Symptoms may be vague and can often mimic other conditions, they may include:
- Changes in the menstrual cycle
- Dry hair and hair loss
- Dry skin
- Greater sensitivity to cold
- Slow heart rate
- Swelling of the thyroid gland (goiter)
- Unexplained weight gain
- Difficulty losing weight
- Carpal tunnel syndrome
Vitamin D is essential for strong bones because it helps the body use calcium from the diet. Traditionally, Vitamin D deficiency has been associated with rickets, a disease in which the bone tissue does not properly mineralize, leading to soft bones and skeletal deformities. But increasingly, research is revealing the importance of Vitamin D in protecting against a host of health problems.
If you shun the sun, suffer from milk allergies, or adhere to a strict vegetarian diet, you may be at risk for Vitamin D deficiency. Vitamin D is produced by the body in response to sunlight. It is also occurs naturally in a few foods — including some fish, fish liver oils, and egg yolks — and in fortified dairy and grain products.
Symptoms and Health Risks of Vitamin D Deficiency
Symptoms of bone pain and muscle weakness can mean you have a Vitamin D deficiency. Yet even without symptoms, too little Vitamin D can pose health risks. Low blood levels of Vitamin D have been associated with the following:
- Increased risk of death from cardiovascular disease
- Cognitive impairment in older adults
- Severe asthma in children
Research also suggests that Vitamin D could play a role in the prevention and treatment of a number of different conditions, including type 1 and type 2 diabetes, hypertension, glucose intolerance, and multiple sclerosis.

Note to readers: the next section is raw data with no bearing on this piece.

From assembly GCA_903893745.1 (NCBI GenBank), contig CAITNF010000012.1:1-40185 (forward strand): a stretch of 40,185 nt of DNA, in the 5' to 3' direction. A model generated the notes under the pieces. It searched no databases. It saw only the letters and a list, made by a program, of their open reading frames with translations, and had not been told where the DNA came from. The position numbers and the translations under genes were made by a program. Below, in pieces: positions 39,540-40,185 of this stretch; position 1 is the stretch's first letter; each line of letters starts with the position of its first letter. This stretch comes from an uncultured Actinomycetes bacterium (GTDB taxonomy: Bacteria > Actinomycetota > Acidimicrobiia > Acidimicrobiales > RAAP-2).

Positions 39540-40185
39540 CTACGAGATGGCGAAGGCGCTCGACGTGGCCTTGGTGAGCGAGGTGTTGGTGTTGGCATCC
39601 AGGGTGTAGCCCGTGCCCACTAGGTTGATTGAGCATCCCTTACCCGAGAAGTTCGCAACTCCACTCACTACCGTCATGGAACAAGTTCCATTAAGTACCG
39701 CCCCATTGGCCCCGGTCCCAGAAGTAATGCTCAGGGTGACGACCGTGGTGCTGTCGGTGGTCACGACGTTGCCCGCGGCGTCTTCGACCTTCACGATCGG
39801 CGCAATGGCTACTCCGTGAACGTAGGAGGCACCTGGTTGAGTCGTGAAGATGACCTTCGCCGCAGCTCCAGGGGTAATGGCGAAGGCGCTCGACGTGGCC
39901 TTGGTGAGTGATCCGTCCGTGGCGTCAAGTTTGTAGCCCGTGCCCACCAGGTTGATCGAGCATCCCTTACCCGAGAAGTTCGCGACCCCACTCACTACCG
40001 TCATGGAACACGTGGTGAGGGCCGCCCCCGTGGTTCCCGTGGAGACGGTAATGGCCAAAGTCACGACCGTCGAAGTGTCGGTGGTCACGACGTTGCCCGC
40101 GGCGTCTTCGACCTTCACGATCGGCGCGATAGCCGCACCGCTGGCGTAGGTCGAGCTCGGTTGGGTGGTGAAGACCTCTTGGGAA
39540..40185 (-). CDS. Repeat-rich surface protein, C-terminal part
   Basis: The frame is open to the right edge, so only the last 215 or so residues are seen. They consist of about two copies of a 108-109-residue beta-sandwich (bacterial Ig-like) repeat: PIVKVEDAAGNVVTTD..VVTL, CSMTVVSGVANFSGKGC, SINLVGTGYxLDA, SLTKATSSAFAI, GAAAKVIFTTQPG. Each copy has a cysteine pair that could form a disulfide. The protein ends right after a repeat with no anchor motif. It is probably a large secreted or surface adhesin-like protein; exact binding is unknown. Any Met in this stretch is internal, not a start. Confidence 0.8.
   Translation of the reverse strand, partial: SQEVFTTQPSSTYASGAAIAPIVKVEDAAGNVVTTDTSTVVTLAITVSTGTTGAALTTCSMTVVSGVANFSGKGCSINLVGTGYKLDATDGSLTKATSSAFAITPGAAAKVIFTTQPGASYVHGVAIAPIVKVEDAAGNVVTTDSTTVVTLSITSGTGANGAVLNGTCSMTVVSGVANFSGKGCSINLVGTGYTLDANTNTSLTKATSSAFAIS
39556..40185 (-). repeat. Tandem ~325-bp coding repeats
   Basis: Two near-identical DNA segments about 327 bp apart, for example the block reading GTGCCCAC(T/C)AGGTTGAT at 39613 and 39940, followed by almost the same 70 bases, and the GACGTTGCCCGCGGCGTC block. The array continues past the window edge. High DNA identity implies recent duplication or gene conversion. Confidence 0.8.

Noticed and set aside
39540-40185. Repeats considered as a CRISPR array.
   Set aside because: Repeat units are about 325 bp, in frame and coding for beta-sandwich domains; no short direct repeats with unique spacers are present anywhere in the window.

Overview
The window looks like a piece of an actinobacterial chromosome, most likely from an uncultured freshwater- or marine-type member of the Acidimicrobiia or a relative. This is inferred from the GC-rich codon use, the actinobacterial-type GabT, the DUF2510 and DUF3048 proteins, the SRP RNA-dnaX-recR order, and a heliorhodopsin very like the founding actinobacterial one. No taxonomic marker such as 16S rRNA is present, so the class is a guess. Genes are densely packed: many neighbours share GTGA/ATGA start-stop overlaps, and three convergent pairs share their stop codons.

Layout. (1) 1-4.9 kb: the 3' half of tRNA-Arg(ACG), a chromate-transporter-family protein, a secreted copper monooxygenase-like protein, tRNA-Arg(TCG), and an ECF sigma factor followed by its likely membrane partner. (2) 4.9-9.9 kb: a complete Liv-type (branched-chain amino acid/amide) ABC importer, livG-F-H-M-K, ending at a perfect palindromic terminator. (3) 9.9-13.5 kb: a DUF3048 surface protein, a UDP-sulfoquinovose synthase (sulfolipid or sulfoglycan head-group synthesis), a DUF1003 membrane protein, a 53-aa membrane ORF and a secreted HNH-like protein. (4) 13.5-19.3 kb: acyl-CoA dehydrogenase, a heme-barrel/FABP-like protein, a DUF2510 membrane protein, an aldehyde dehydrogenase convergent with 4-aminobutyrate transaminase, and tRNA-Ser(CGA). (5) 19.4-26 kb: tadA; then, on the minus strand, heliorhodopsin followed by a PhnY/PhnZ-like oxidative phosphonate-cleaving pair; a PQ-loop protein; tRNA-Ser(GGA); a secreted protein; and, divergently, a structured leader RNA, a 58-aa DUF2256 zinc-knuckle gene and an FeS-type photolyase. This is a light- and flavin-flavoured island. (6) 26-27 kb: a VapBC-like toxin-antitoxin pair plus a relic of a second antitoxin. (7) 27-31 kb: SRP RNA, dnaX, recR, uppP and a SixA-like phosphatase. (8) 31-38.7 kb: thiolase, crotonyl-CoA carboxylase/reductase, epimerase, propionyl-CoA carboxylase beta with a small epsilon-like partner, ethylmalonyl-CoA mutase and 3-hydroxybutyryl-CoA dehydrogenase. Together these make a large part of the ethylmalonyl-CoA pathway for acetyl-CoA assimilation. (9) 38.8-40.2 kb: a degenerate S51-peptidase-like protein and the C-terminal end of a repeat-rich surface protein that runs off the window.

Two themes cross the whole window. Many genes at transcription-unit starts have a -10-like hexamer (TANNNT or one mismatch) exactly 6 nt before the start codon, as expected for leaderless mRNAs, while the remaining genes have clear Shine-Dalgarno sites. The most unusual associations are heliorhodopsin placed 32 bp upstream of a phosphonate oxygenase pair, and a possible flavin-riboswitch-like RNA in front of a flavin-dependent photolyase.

Causes of Vitamin D Deficiency
Vitamin D deficiency can occur for a number of reasons:
- You don’t consume the recommended levels of the Vitamin over time.
- Your exposure to sunlight is limited.
- You have dark skin.
- Your kidneys cannot convert Vitamin D to its active form.
- Your digestive tract cannot adequately absorb Vitamin D.
- You are obese.
The body needs this B vitamin to make blood cells and to maintain a healthy nervous system.
A Vitamin B12 test measures the amount of Vitamin B12 in the blood and is usually measured at the same time as a folic acid test because a lack of either one can lead to a form of anemia called megaloblastic anemia. Lack of Vitamin B12 can also affect the nervous system.
Vitamin B12 is found in animal products such as meat, shellfish, milk, cheese, and eggs. Strict vegetarians (vegans) who do not eat animal products and babies of mothers who are strict vegetarians are at increased risk for developing anemia and should take a supplement containing Vitamin B12.
Risk Factors for Megaloblastic Anemia
- Stomach or intestinal surgery
- Small intestine problems
- Family history of this anemia
Folate is a type of B vitamin that is important for a variety of body functions including making DNA, repairing tissues like blood vessels, and manufacturing red blood cells. Evidence shows that folate is a vital nutrient for pregnant women and that it may help prevent high blood pressure.
Folate deficiency means you have a lower than normal amount of folic acid in your blood. Because folate is not stored in the body in large amounts, your blood levels of folate will get low after only a few weeks of eating a diet low in folate. You can get folate by eating green leafy vegetables and liver.
What causes folate deficiency?
Diseases in which folic acid is not absorbed well, such as celiac disease or Crohn’s disease.
Other causes of folate deficiency:
- Drinking too much alcohol
- Eating overcooked food
- Getting too much folic acid during the third trimester of pregnancy
- Hemolytic anemia
- Poor diet
HerKare Southlake offers vaginal rejuvenation therapy in Dallas and Fort Worth. The in-office procedure is comfortable, safe, and takes just a few minutes for each session. There is no anesthesia required during your 2-4 sessions, and minimal post-procedure care. To read more about this treatment, visit our FemTouch information page.